The Twilight Shift, David Keyworth

Wild Pressed Books, 2019    £4.50

Parallel worlds

These poems concern voyages from the everyday into the unknown — wishfulness, possibility, uncertainty, fantasy, spookiness. The imagined behind the mundane can be sparked by time, current strikes or maybe a contemporary craze.

The centre-page nine-liner, ‘West Street’, starts with ‘Flowers by the signpost […] / edge of the village Sunday evening’. The next three lines contain two unsettling verbs ‘fracturing’ (the quiet) and ‘scrapping’ (crows), at which point, white space between stanzas anticipates the shock of discovering the flowers are an offering to the memory of

a girl knocked over
coming home from school.

The visual picture is completely changed. The last line moves into the future, ‘hanging on the next message’.

The poem on the facing page (‘He married a Ghost’) houses a more exotic situation. A recycling fanatic allows his enthusiasm to take over his life. In the thrill of his addiction, he makes a trip to China where he marries a young bride. Not until the sixth stanza does he sweep up ‘confetti and turned leaves’ back in Stockport.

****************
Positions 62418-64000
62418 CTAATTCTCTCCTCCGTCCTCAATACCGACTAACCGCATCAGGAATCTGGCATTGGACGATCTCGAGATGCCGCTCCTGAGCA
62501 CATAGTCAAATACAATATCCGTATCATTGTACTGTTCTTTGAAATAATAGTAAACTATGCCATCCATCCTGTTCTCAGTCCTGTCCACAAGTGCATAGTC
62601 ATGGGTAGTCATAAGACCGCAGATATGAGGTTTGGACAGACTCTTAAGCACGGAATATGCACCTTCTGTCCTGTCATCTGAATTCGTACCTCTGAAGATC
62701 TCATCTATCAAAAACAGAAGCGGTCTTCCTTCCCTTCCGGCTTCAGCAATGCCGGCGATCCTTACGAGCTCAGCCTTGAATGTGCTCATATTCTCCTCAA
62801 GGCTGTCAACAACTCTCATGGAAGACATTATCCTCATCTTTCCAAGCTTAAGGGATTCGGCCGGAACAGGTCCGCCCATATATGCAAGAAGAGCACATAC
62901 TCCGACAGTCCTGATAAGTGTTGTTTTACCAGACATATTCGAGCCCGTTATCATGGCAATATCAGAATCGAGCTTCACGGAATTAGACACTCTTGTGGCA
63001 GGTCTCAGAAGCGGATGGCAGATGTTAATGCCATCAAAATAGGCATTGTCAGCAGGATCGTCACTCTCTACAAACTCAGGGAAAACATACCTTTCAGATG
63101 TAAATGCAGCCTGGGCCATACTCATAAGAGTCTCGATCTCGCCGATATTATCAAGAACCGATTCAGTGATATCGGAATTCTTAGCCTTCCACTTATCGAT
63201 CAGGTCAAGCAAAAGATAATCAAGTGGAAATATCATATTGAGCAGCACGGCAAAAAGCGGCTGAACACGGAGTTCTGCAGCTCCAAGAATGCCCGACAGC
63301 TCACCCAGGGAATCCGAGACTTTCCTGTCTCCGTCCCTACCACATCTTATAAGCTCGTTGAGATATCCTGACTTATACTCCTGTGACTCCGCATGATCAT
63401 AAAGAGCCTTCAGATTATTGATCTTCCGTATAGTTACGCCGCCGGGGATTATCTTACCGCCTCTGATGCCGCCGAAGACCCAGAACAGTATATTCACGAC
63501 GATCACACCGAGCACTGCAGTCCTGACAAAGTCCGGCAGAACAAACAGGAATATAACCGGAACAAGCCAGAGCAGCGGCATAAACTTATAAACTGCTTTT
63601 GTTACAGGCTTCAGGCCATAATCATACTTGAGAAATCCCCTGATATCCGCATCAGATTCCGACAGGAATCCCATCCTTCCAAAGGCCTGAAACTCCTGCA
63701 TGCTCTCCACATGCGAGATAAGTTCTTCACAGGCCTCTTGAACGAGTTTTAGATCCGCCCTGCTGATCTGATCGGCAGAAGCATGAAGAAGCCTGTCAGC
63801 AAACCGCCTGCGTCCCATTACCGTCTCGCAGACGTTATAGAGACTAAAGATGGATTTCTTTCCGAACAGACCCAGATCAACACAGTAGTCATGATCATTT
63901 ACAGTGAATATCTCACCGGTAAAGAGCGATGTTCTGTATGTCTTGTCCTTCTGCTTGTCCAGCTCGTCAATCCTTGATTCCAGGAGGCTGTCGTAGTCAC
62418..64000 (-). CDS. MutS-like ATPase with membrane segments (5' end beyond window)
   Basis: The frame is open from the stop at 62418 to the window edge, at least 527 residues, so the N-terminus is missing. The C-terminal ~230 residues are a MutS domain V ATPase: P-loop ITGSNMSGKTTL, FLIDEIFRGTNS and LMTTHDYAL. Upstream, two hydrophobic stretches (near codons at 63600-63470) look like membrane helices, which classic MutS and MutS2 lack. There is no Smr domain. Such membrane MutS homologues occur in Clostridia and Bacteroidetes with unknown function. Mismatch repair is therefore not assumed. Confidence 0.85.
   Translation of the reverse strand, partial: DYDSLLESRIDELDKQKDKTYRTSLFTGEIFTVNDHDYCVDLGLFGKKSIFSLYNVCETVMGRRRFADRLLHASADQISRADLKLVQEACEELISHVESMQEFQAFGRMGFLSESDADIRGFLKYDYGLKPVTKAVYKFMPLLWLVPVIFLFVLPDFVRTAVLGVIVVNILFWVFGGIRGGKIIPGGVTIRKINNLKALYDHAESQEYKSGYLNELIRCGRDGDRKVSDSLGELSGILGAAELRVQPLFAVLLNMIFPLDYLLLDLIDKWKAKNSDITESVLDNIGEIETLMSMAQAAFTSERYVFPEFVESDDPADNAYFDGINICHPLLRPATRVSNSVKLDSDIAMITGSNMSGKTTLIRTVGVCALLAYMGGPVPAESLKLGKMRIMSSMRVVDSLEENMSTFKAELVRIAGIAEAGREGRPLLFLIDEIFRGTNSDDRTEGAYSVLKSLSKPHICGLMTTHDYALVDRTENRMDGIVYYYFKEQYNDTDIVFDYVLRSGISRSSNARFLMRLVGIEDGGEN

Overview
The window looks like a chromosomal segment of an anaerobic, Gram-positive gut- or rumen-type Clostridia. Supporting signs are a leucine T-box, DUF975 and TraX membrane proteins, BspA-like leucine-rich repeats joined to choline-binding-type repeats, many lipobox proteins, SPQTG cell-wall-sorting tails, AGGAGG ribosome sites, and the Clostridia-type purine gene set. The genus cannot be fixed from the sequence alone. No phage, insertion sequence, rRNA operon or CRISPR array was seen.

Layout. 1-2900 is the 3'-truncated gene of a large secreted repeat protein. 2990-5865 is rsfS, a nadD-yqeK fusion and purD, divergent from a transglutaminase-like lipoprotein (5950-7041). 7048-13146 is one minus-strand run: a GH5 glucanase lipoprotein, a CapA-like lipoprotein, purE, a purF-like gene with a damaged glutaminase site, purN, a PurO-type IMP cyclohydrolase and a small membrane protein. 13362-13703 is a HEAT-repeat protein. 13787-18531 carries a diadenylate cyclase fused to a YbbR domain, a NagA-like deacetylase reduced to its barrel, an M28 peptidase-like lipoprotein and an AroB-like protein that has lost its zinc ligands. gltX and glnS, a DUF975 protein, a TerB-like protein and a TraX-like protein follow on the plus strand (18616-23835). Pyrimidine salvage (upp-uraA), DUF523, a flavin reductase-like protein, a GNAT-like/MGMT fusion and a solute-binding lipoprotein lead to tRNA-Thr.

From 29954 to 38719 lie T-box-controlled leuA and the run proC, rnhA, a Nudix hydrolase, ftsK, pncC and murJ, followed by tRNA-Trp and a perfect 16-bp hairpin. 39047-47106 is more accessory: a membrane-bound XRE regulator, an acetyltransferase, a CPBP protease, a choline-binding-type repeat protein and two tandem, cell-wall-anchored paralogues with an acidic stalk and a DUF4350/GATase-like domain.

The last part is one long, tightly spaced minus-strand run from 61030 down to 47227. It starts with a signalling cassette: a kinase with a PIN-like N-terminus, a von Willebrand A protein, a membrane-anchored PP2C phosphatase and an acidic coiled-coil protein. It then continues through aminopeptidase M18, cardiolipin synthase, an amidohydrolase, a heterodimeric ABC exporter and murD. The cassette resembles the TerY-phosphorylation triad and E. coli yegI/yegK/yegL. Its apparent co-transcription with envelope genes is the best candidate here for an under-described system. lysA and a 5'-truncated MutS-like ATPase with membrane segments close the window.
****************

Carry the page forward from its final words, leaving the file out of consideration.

I specially like ‘Greyhound’, created in merely five lines (so many dimensions housed within so small a space). The poem takes me to the addictive appeal of the betting world. There’s even a future in the Duty Manager’s considering the next day’s ‘weather, while evening folds on itself’.

‘Slipstream’ begins more typically with economical, scattered facts: ‘Tuesday 8 a.m., pale moon, shutters rise’. This scene is interrupted by a ‘Missing-appeal on digital screen, aged 21’, followed by the musical phrases ‘Early risers, in first floor gyms, jump and / fall like salmon’. Somehow the first-person narrator lands up in Piccadilly station before finding a consoling ‘gap in the wall’ to palm trees and the memory of an old sweetheart.

The closing poem, ‘Future Proof’, takes the reader to a never-never land. Two negatives, ‘unmapped’ and ‘invisible’, suggest this parallel future may not be so different from the present, a present unstated but understood. Another five-liner, like ‘Greyhound’, it has subtle absurdity — every word apposite.

Sally Festing